Participants also brainstormed ideas for project-based learning and explored K-12 activities they could use right away to engage students and their families around prevention. “The Amazing Brain” and “Protecting Your Brain” are two of the Brain Power modules from the National Institute on Drug Abuse. These address elementary-age students and incorporate learning in both science and prevention. The modules for middle school students combine short, informative student “magazines,” such as Weeding Out the Grass, with games that check their understanding, such as “Marijuana Bingo.” For high school youth, “Heads Up: Real News about Drugs and Your Body” provides fun activities that provide openings for deeper discussions about drug and alcohol prevention.

Y4Y Session: Investing in Family Engagement

Building family engagement in your program is easily worth the investment of time, energy and resources when you see the value in terms of student success. Use the materials from this session to explore best practices for improving and developing relationships with families.

During the session, participants watched the “Benefits of Family Engagement” video, then discussed what they already do and what they would like to do. After brainstorming about common challenges to family engagement, they used the “Overcoming Challenges” tool to identify possible underlying causes and potential solutions. Participants also used Y4Y tools to reflect on strategies to develop a more welcoming program environment for all families and begin some action planning around ways to support families and focus staff training on specific family engagement goals.  Find all the tools and resources from this session onon the Summer Institute page.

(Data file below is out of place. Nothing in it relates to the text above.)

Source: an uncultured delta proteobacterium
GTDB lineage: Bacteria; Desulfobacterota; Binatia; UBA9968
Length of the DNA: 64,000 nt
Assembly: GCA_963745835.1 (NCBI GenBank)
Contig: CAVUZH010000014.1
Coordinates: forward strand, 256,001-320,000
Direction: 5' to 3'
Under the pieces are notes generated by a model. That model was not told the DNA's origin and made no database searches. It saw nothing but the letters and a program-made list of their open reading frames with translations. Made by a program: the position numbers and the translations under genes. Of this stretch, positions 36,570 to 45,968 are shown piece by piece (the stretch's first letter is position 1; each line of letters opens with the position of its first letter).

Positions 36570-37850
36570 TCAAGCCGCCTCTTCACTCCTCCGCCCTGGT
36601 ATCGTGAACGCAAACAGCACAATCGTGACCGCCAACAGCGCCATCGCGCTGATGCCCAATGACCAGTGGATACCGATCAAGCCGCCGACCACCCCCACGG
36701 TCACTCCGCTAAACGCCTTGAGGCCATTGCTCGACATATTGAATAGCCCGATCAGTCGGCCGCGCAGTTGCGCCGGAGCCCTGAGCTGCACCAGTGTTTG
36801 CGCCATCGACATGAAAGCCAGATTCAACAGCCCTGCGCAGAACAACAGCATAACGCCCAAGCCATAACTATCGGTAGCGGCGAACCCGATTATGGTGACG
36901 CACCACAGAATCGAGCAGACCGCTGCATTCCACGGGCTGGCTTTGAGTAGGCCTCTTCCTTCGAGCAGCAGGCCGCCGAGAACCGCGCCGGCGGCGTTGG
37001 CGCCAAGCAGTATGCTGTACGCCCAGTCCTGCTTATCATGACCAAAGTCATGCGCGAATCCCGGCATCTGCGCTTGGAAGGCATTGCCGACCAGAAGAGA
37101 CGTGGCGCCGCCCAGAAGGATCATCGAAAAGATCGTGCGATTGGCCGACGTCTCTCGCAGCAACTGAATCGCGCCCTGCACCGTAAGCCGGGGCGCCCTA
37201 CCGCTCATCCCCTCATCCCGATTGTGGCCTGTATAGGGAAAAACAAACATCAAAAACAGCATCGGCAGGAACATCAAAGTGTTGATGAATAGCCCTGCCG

Y4Y Session: Building Literacy Through Fun and Games (Grades K-5)

Literacy after school can incorporate play that helps students gain critical academic and 21st century skills. This session helped participants see how to improve understanding of the building blocks of literacy and implement engaging literacy activities such as a vocabulary parade, finger play, poetry and song, and a picture walk.

Participants watched the “What is Literacy” video and discussed what it means to be literate in this technological age. As they reviewed the five components of reading, participants tried out phonemic awareness and phonics activities (from “Phonemic Awareness Activities”) and took part in a “Vocabulary Parade,” using Tier 2 words from the Word Up Project Lists as inspiration for their costumes. Participants viewed The True Story of the Three Little Pigs “reader’s theatre” example from Y4Y and shared how they practiced reading fluency in their programs. The session ended with a review of different Before, During and After activities to support comprehension (from “Comprehension Activities”) and effective questioning strategies. Participants were encouraged to think about how to incorporate literacy learning throughout the program day (using “Literacy Everywhere”).  Find all the tools and resources from this session on the Summer Institute page.